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'N Korea may disable N-plant this year despite no deadline'

North Korea may still declare all of its nuclear weapons and disarm them by the end of this year despite no agreement on a deadline being reached at six-nation talks, says the US envoy.

world Updated: Jul 20, 2007 13:03 IST

North Korea may still declare all of its nuclear weapons and disarm them by the end of this year despite no agreement on a deadline being reached at six-nation talks, the US envoy said on Friday.

"My opinion remains the same. All of this is do-able by the end of the year," Christopher Hill told reporters when asked about the failure to set the ambitious deadline during the three days of discussions in Beijing.

The United States went into the talks saying it wanted North Korea to make a complete declaration of all its nuclear weapons programmes and disable them by the end of the year.

The "declare and disable" phase was the second plank of a six-nation disarmament accord brokered in February under which North Korea would eventually completely abandon its nuclear weapons programmes.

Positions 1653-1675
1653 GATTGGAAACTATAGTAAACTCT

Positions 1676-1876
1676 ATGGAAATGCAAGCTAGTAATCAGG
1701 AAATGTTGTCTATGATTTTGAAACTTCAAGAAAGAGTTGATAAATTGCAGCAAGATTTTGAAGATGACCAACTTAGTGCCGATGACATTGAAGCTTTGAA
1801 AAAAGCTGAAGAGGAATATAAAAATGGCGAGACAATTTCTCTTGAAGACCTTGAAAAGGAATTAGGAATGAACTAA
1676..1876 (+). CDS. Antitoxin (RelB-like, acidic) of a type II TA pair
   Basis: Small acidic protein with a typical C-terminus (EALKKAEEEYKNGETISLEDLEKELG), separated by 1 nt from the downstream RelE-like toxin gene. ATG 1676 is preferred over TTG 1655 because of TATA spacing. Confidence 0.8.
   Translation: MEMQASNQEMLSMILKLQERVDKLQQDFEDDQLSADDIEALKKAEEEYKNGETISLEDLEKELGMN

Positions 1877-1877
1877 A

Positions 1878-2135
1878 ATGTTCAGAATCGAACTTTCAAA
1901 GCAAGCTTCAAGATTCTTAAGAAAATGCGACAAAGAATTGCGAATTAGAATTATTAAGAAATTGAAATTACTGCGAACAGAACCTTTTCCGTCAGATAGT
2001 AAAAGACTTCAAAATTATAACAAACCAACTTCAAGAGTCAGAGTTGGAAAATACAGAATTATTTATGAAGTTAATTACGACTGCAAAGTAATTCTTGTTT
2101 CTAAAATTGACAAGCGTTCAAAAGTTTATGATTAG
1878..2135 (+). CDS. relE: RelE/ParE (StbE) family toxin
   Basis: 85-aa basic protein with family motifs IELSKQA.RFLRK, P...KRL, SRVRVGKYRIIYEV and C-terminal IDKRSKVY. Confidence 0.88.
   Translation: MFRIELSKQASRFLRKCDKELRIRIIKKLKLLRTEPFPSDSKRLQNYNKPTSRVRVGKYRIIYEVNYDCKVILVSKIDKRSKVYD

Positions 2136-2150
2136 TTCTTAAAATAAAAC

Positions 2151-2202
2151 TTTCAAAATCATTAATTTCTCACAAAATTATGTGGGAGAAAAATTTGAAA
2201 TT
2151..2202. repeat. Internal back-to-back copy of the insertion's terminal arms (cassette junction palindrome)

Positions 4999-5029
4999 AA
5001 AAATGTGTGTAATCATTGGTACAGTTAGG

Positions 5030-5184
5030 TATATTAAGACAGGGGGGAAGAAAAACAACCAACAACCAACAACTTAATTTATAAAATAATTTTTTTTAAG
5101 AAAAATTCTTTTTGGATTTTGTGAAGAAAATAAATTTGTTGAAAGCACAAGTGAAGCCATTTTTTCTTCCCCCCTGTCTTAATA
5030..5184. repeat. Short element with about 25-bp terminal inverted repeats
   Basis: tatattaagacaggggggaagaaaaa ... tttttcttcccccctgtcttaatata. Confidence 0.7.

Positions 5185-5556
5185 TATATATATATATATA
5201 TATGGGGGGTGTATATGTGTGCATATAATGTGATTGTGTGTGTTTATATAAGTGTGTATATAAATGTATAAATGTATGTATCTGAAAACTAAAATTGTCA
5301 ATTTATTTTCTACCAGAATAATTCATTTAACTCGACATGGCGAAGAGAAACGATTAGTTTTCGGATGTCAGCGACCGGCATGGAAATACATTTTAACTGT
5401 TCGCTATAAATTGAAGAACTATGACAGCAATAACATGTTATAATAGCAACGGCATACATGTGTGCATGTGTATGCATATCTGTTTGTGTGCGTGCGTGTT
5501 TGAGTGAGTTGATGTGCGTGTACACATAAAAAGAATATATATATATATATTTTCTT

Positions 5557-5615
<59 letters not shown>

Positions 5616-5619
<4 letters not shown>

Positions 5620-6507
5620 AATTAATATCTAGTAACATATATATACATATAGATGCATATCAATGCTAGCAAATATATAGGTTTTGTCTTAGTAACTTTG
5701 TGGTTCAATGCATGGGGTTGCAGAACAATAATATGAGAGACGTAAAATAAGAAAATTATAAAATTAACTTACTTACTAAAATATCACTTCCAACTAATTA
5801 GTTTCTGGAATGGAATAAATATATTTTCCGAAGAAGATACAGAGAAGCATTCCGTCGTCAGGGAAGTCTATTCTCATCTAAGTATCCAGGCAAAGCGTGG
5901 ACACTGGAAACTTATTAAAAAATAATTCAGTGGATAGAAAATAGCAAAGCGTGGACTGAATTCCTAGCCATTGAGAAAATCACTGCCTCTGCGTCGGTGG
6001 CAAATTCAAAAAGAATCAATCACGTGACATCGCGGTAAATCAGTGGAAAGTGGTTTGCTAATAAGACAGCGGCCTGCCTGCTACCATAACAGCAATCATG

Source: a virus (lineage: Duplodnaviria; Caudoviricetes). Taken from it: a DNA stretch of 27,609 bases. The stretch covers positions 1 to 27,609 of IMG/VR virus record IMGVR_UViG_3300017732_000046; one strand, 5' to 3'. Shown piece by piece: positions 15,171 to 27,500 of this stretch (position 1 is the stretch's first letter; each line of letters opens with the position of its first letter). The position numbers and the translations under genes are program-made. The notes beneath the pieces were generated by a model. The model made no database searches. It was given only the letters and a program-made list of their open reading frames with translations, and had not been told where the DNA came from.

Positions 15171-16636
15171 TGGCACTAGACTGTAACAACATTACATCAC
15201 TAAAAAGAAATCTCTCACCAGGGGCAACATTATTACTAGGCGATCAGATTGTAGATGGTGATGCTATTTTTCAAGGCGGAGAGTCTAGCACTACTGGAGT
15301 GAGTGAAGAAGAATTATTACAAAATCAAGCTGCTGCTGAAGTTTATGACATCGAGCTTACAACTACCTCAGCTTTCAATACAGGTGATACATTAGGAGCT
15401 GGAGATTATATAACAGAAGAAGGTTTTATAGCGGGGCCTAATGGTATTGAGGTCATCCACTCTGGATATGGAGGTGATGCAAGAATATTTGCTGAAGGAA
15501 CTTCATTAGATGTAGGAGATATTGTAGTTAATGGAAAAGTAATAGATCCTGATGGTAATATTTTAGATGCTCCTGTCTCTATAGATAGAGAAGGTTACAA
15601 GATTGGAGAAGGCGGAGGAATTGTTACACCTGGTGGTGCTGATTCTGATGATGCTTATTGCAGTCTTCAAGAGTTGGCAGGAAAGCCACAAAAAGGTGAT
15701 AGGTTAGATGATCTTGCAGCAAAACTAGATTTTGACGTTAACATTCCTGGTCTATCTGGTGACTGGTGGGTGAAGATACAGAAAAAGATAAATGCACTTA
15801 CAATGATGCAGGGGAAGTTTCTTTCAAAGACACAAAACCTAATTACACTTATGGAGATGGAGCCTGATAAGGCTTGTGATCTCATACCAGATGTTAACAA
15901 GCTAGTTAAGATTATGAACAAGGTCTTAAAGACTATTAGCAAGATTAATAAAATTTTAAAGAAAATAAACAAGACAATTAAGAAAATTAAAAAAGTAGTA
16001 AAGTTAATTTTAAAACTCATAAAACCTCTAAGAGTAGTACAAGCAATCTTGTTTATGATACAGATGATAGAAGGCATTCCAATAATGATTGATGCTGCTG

In return, it would get one million tons of fuel oil or equivalent energy aid, as well as wide ranging diplomatic concessions and security guarantees.

The talks began amid optimism after North Korea fulfilled its first commitments under the February accord by closing all five facilities at its main nuclear reactor complex.

South Korean envoy Chun Yung-Woo then told reporters after Wednesday's talks that North Korea was willing to disarm and disable by the end of the year.

However all parties were unable to agree on the firm timetable, with host China having the final say in deciding not to include the deadline in a statement that is due to be released later Friday, according to Hill.

"It was the decision of the Chinese chair not to include that opinion," he said of the deadline.

Nevertheless, Hill said this week's talks had been extremely positive.

"This session absolutely built momentum. Look how far we have come in the last seven days," he said, referring also to the shutdown of North Korea's Yongbyon reactor complex.

South Korea's Chun agreed that the latest round of the long-running talks had been a success.

"The biggest achievement this time is that North Korea has clearly expressed its intention not to delay the implementation of the February 13 agreement," Chun said.

"North Korea has said it intends to fulfill its obligations, if conditions are met, as quickly as possible under the agreement."

Hill and Chun said a final deadline could still be set after all parties broke into working groups to hammer out the details of what needs to be declared and how to close them.

The working groups are expected to meet over the next few weeks, with another round of six-party talks tentatively scheduled for late August, according to Hill.

The six-nation talks began in 2003 with the aim of convincing North Korea to abandon its nuclear ambitions. They group China, the two Koreas, the United States, Japan and Russia.